Breakfast Notes #53 (12 Lessons From 12 Months of Writing)

Breakfast Notes #53 (12 Lessons From 12 Months of Writing)
Photo by Etienne Girardet / Unsplash

Good morning friends.

Apologies for the past three weeks of absence.

My most beautiful wife and me, the goofball 

I got married, went on my honeymoon and almost died of food poisoning.

However, I am back here now!

To reward your patience, I would like to share with you 12 lessons I learnt from 12 months of writing and reading!

Without further ado, here we go!

Writing as Forcing Function

Photo by Serge van Neck / Unsplash

Try using your microwave with the door open. It’s impossible. The manufacturers designed the microwave to prevent you, the user, from common errors like keeping the oven switched on while the door remains ajar.

This is known as a forcing function- a constraint that forces the user to interact with the appliance in a way it is intended to be used.

I see writing in the same light. I process and consume a ton of information from the books I read, the internet, and the newspapers. (The list goes on and on)

Writing weekly forces me to focus desperately on extracting insight from my accumulated knowledge.

As a result, I have slowly matured as a better reader and writer over the past year of writing.

Writing is Thinking Clearly

Thoughts always sound cooler in your head. But, thoughts only become crystallized when you write them out. After reading a ton, it is tempting to think you have understood new concepts.

This is a lie.

Without the forcing function of writing, what you have is a collection of fragmented and disparate observations that do not cohere into a novel insight.

Write for Yourself

I write for myself.

But I do not just write for myself.

I have come to realize that we are no longer in secondary school. We no longer need to ask our teachers for permission on what we ought to write about, nor do we have to write to answer a prompt foisted upon us.

There’s nothing you don’t have permission to write about.

Here is one piece of elegant criticism on modern Western heating systems by Jun’ichiro Tanizaki.

“What most taxed my ingenuity was the heating system. No stove worthy of the name will ever look right in a Japanese room. Gas stoves burn with a terrific roar, and unless provided with a chimney, quickly bring headaches. Electric stoves, though at least free from these defects, are every bit as ugly as the rest.”

If you follow your interests and practice your craft, you will write well and even the boring gas stove will come to life.

The Power of Active Verbs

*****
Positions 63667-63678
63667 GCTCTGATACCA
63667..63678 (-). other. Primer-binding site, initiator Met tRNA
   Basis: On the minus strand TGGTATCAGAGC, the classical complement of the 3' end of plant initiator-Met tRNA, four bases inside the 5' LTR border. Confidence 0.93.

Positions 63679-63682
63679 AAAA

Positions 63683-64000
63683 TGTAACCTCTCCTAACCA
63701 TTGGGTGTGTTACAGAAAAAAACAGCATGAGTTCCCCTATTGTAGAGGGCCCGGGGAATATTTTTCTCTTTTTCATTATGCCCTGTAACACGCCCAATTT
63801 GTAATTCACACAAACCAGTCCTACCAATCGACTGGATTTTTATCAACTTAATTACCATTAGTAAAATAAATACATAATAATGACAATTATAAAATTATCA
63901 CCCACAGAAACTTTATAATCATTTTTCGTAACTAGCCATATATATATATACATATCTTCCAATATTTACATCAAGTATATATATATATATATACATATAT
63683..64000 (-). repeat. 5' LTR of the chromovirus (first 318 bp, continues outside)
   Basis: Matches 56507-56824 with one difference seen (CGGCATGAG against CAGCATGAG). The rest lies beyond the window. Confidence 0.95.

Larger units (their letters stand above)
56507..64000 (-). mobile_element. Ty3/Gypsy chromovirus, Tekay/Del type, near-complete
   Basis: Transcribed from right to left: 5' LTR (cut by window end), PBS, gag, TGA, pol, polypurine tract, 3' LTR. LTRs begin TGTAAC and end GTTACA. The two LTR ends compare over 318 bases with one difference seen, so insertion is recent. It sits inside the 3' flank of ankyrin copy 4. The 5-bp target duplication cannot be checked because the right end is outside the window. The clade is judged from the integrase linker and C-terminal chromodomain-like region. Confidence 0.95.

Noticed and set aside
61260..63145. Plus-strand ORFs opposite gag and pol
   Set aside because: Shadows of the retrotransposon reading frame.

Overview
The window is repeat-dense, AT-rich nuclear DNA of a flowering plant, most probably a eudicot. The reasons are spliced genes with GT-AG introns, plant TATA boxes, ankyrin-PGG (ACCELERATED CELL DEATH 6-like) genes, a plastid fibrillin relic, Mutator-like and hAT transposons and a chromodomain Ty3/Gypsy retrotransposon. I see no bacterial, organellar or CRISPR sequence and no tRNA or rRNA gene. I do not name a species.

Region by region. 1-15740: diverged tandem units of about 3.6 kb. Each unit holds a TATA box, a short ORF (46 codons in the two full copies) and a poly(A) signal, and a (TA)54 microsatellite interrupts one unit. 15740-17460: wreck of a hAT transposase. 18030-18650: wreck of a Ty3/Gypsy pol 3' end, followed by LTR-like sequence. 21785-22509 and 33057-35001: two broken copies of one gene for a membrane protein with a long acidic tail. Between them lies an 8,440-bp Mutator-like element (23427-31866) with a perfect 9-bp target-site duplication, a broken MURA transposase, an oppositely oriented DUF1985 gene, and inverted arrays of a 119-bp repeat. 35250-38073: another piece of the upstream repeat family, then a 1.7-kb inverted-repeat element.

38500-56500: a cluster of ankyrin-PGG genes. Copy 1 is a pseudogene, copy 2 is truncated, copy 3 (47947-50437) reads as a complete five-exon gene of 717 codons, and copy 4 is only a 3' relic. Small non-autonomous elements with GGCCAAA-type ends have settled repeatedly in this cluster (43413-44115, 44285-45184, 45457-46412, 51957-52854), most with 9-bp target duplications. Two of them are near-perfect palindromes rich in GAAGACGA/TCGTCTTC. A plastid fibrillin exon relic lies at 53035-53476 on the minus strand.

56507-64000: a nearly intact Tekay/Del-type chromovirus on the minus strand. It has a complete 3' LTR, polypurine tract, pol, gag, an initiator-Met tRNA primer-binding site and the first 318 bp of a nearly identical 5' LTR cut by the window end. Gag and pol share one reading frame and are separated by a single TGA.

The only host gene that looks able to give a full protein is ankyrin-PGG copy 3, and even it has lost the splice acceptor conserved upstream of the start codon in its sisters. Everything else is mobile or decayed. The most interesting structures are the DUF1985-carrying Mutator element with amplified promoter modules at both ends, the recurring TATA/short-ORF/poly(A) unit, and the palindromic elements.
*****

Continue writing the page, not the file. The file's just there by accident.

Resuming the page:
I always followed this rule, but I only came to appreciate its power this year.

Active verbs bring life to the party.

The party is deadened by passive verbs.

The first sentence is short and sweet. The second sentence is clunky and awkward.

The beauty of English is its endless supply of verbs that can offer precision and beauty. Don’t believe me?

Watch this.

James ran to the store. (Yawn!)

What if?

James sprinted to the store.

James scampered to the store.

James hurried to the store.

James charged to the store.

Depending on your story, the same motion could be illustrated differently.

Enjoy God’s Gift To Your Writing

William Zinsser called the computer, ‘God’s gift to rewriting and reorganizing’ because it ‘puts your words right in front of your eyes for your instant consideration—and reconsideration; you can play with your sentences until you get them right.’

He is right.

But, today, God or the deities of the internet has given us cloud-based, AI-powered writing assistants such as Grammarly, Wordtune and ProWritingAid.

Like a proofreading buddy, they point out your misspelt words, chunky sentences and errant grammar.

Pay them a little more; they will give you advice on how you can refine your writing.

The best part about it being an AI is that rejecting their suggestions does not induce a pang of unwarranted guilt.

Everything is Material

The New York Times bestseller Robert Greene has a saying, ‘It’s All Material!’

He meant that everything that happens to him could be used for his projects.

Essays, Talks, Books, Business ventures. It’s all material.

I like this approach because a) it allows me to be much greedier when it comes to content, b) it forces me to be much more receptive to the signals of the universe and c) it allows me to detach from the present because all I am doing is collecting material!